Launched in 2014, Union’s VISION program supports and encourages a diverse group of faith leaders at mid-career to think out loud together and explore new directions in ministry.
For the duration of this two-year program, VISION participants partner with respected civic leaders, distinguished Union faculty, and experienced mentors who share a commitment to the goal of creating healthy communities and houses of worship.
Why envision new directions in ministry?
Research finds that wise faith leadership develops over time – and that support for learning across the arc of ministry is integral for developing and sustaining the work of faith leaders.1
As an inaugural cohort member of the VISION program, and a Mentor for the current cohort, I have become acutely aware of the need for faith leaders to mentor and be mentored; VISION invites collaboration from diverse faith traditions and endeavors to continually re-imagine the work and relationship between community and ministry. - Rev. Audrey Williamson, VISION Mentor
The VISION cohort meets three times each semester for an all day seminar at Union Theological Seminary. At each seminar, participants engage in challenging conversations that build trust and create new opportunities for learning and relationship. VISION participants also attend a three-day retreat each July.
Over the last four years, VISION participants have worked to create new ministries that address the beauty and complexity of faithful commitment, and the civic challenges and particular needs of the congregations and communities they serve. This is faith filled work and practice – these new ministries take many forms and often develop in collaboration with local community and faith leaders from different traditions.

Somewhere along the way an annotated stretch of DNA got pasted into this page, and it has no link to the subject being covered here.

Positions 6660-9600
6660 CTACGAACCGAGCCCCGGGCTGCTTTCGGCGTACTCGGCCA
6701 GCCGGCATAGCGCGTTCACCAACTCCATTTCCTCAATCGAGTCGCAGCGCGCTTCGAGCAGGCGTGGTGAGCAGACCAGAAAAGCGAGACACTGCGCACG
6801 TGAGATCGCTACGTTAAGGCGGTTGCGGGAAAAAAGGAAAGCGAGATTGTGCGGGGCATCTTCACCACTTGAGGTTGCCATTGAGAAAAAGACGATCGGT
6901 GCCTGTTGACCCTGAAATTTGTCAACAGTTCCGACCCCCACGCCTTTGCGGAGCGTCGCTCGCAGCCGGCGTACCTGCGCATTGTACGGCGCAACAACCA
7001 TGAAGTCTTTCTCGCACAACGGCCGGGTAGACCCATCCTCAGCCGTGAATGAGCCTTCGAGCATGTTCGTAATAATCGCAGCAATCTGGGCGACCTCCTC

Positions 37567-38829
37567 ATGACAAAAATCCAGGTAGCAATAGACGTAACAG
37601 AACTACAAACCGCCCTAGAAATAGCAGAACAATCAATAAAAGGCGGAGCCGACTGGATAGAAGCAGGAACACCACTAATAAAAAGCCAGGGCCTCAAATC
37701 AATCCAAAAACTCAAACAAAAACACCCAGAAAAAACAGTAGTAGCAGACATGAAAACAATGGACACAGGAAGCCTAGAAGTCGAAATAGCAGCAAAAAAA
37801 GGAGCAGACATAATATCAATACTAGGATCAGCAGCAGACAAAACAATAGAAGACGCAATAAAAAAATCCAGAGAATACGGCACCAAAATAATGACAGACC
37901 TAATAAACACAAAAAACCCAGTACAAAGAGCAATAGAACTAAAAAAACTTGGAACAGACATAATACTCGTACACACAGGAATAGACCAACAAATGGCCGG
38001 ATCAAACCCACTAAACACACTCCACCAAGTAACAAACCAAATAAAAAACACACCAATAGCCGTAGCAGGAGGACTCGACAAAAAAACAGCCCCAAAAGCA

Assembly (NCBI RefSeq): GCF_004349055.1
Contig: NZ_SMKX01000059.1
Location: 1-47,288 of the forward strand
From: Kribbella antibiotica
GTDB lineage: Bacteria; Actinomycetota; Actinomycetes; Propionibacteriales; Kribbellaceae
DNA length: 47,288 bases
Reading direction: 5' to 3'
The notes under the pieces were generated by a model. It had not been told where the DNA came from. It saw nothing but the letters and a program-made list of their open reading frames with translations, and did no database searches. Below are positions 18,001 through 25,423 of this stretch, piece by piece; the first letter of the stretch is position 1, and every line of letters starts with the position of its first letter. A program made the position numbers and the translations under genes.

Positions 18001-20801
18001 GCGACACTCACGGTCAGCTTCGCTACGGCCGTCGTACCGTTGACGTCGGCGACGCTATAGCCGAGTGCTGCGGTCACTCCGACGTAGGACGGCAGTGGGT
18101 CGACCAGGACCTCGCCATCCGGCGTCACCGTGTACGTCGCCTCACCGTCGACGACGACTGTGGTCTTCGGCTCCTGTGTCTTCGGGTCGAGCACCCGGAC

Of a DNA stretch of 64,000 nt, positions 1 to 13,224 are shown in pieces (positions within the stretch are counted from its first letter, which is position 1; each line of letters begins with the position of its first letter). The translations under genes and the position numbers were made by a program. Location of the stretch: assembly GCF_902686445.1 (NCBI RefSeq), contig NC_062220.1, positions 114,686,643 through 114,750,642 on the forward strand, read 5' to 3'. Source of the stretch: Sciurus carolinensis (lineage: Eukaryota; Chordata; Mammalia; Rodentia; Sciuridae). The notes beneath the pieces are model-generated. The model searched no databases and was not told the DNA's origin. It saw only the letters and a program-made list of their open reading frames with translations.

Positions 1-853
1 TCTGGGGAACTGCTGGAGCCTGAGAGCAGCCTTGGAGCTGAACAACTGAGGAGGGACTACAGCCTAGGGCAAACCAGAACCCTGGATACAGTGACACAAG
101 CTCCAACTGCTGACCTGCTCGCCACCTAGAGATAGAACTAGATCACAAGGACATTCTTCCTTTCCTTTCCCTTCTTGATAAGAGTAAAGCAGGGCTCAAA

VISION has been made possible thanks to generous support from Lilly Endowment Inc.
What have we learned so far?
Thinking Out Loud Together is Key to Strengthening Leadership
As the capacity for and practice of leadership grows with experience gained, that growth demands new forms of support and contexts for reflection. Collaboration is key to growth.
The Mentor Relationship is Key to Learning
Over the course of the program, experienced mentors meet with participants during monthly seminars and annual retreats. They also visit participants’ places of worship. The mentor relationship expands the participants’ network of faith and civic leaders, and helps participants to envision what is possible for their own congregations and communities.
VISION has exposed me to new urban ministries, civic leaders, and new partnerships. These have expanded my pastoral imagination and built my confidence as a pastor. - Pastor Arden Strasser, VISION Cohort 2
1 Christian A.B. Scharen and Eileen R. Campbell-Reed, “Learning Pastoral Imagination: A Five-Year Report on How New Ministers Learn in Practice,” Auburn Studies (2016):20.